The root of this problem is something called political correctness. Basically, there's this notion from the left now, where, essentially, if you don't adhere to relativism, then they have the right to shut you up. They don't even argue, they just attack. In their eyes, anyone who discusses illegal immigration must be racist, when in reality, there are just as many Hispanics and Latinos who hate illegal immigration — that is, because they're documented Latinos who feel cheated by their undocumented brethren — as there are white people who hate it. These same people also label anyone who wants to gentrify the inner cities as racist, despite the fact that when people in the inner cities get jobs, the crime rates go down and African-American prosperity increases. Leftist SJWs are a class of false dichotomy creators: "either agree with us or you must hate us".

This is literally a Marxist tactic. During the early days of Communism, when the Communists tried to take over their first target — Russia — they engaged in much of the exact same stuff. Anyone who didn't support them, they complained, must be a member of the bourgeoisie. Back then, however, Marxism was fiscal. Now, these same leftists are applying this exact same Marxist tactic to social issues, labeling people with all sorts of -isms simply because they don't agree 100% with their agenda. The left has gone from fiscal Marxism to verbal Marxism, branding, with the most hateful of labels, all protected free speech that they disagree with.

Now that the people have spoken and Trump is in charge, the days of this should soon be over. From a millennial to his fellow millennials: Stop crying like babies. Use your education to get jobs and start businesses. America needs to be built up, not torn down — it's already in enough disrepair as is. And please, grow up! Hearing stories of college professors bringing in Play-Doh to quiet college students down (thanks, Sean Hannity) is honestly making me question their mental capacity to even enter a college class in the first place. Then again, this problem of political correctness happens to be the root cause of this immaturity epidemic, so take that political correctness away and it should hopefully get better.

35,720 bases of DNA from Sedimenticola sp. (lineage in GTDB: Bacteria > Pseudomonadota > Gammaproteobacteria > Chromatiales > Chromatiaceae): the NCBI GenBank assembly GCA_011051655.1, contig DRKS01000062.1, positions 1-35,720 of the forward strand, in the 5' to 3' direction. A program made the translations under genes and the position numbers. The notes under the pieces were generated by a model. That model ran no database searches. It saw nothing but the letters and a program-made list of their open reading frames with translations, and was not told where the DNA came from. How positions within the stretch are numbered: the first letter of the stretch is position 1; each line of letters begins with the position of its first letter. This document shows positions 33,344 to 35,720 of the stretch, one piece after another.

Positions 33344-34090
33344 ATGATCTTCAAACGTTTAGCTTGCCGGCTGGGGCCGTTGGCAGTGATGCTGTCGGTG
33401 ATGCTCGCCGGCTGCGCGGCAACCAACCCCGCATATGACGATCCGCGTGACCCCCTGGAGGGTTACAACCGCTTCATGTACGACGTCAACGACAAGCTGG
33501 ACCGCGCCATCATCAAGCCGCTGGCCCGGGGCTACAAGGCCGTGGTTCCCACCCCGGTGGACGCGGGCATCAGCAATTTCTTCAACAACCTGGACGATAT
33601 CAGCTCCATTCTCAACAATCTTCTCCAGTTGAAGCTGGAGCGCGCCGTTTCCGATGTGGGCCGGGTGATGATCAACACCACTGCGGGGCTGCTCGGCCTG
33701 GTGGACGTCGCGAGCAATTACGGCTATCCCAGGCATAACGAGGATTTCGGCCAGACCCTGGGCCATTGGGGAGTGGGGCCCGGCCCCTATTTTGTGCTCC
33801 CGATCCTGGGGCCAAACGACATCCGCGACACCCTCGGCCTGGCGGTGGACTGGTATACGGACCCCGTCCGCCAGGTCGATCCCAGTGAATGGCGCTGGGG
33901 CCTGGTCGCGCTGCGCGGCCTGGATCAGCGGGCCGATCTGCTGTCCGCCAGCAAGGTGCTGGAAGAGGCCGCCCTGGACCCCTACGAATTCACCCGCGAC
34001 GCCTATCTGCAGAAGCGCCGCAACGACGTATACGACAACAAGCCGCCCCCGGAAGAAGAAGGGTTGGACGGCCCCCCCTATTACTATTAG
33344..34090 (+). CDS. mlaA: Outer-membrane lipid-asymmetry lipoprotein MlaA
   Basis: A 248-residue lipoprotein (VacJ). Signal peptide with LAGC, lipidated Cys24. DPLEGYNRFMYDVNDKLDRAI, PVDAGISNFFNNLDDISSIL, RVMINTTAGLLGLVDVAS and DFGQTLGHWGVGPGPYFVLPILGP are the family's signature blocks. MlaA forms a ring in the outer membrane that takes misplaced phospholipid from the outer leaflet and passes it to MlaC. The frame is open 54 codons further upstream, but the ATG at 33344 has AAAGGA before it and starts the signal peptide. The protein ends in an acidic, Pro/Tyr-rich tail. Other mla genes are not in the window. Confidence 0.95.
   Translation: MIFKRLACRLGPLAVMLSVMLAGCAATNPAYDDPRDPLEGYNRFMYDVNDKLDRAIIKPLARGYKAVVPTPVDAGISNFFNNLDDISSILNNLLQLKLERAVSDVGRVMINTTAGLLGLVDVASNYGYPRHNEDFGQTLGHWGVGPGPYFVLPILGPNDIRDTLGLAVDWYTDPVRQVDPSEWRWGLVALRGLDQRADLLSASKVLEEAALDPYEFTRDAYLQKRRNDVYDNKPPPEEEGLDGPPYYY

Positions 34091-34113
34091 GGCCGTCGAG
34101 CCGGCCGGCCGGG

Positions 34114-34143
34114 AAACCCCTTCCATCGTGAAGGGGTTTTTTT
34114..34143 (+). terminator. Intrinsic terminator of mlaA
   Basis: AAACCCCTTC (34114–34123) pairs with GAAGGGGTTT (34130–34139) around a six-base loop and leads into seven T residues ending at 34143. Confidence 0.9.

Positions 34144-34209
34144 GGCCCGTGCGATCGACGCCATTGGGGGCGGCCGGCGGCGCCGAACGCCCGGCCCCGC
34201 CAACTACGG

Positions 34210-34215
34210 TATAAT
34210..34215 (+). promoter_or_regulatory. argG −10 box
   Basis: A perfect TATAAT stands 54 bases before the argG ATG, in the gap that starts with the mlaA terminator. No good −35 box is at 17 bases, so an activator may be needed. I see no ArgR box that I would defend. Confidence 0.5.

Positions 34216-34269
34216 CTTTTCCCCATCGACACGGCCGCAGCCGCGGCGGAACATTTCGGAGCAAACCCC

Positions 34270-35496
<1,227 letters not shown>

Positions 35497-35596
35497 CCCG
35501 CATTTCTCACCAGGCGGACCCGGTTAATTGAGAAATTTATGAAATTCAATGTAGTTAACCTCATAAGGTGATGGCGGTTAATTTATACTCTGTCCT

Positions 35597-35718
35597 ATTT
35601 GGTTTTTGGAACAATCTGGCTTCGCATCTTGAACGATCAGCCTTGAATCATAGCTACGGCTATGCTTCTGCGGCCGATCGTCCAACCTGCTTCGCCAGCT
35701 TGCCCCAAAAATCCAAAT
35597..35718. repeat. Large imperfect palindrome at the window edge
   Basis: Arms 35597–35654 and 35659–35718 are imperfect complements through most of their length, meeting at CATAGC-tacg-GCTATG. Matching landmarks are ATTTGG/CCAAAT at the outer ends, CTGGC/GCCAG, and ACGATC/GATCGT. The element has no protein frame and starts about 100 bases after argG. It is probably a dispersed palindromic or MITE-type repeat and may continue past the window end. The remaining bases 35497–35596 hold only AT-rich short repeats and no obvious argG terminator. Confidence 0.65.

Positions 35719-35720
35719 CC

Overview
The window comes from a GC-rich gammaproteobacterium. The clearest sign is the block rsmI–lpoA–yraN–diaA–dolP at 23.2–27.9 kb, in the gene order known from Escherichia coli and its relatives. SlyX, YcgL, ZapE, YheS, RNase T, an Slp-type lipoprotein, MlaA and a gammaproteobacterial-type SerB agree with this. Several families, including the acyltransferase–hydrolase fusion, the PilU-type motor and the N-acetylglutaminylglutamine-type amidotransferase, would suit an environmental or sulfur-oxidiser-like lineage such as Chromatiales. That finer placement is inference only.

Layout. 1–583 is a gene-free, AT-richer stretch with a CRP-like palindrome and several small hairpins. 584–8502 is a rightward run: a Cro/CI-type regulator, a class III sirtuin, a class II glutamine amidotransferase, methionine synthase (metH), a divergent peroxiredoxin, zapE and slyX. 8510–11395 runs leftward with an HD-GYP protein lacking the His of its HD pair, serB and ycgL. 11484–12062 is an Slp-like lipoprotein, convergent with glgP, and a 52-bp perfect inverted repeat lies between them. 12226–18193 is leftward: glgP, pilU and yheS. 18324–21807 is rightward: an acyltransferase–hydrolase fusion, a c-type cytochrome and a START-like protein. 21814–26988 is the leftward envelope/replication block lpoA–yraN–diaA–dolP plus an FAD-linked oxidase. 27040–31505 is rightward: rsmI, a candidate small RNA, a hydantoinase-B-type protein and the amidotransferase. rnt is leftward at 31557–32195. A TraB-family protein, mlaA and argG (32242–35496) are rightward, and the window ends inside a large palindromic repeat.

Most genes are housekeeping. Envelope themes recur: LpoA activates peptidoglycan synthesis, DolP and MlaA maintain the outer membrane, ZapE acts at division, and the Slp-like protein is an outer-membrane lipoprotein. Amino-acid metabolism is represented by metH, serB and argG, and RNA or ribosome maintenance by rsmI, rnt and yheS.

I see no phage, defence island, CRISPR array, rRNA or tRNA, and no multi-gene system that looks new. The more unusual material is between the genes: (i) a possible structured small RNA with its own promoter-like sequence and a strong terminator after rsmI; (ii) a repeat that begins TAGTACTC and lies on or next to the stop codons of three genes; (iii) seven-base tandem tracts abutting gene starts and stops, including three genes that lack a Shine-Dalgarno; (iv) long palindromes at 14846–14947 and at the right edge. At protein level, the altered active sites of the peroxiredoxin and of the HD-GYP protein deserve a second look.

07 November, 2016

Donald Trump is America's Solomon

Although I have been getting praise by a lot of fellow Christians for supporting Donald Trump ever since he became the GOP nominee in order to stop the lying, crooked, self-refuting, illogical, abortion extremist, and, as recently exposed by WikiLeaks, Satanist hag that is Hillary Clinton, I have been getting a lot of flak from others, particularly GOPe holdouts. They allege that Trump has too many flaws to be the nominee, but what do they not realize? That politicians are human, not divine, that Romans 3:23 speaks on this problem, and, perhaps most importantly, that even some of the greatest Biblical patriarchs are the leaders who also were the most flawed.

Take, for example, King Solomon. The man was a beacon of wisdom, to say the least — a master builder who managed to construct the First Temple in, at the time, record speed, a master philosopher, someone who put Israelite national security first and foremost, who strengthened the Israelite military, and, last but certainly not least, a very rich man — he was worth, in today's money, about 10 billion US dollars. What, meanwhile, were his flaws? "Multiplying wives" and (patently false/fallacious) allegations of xenophobia against the Phoenicians and Philistines. Doesn't this sound a lot like Donald Trump?

There are some differences, to be absolutely fair — 500 wives/concubines is *far* more than Trump's history of divorces and remarriages, and while it doomed Solomon, Trump publicly repented of this, allowing Luke 15:7 to apply. Also, Trump's second-in-command — Mike Pence — is not only a *strongly* devout Christian, but also, like Lee Strobel and Greg Koukl, an apologetics prodigal: he left the faith in college while being talked out of it by an atheistic professor, then returned through apologetics. As an apologist myself, I for one would be more than glad to put someone like that in charge of the Senate especially, because he has amendment power: self-refuting bills can be exposed as such through amendments *before* they get to Trump's desk, rendering them unenforceable if signed.

Those who vote third party or stay home — and as someone who voted for Johnson in 2012, I know first hand that this is a grave mistake — are inadvertently helping an anti-Christian, demonic hag get elected. Trump is definitely better than Hillary, and, most importantly, better than Obama. That makes him a general step in the right direction, paving the way for an even better 2024 nominee that would uphold most if not all values that we Christians want represented. Today, November 7, 2016, I therefore encourage you: Get out and vote! We cannot let this country fall to globalist dictators who want to destroy us.

15 October, 2016

Details of Yesterday's Foiled Clinton Hit Attempt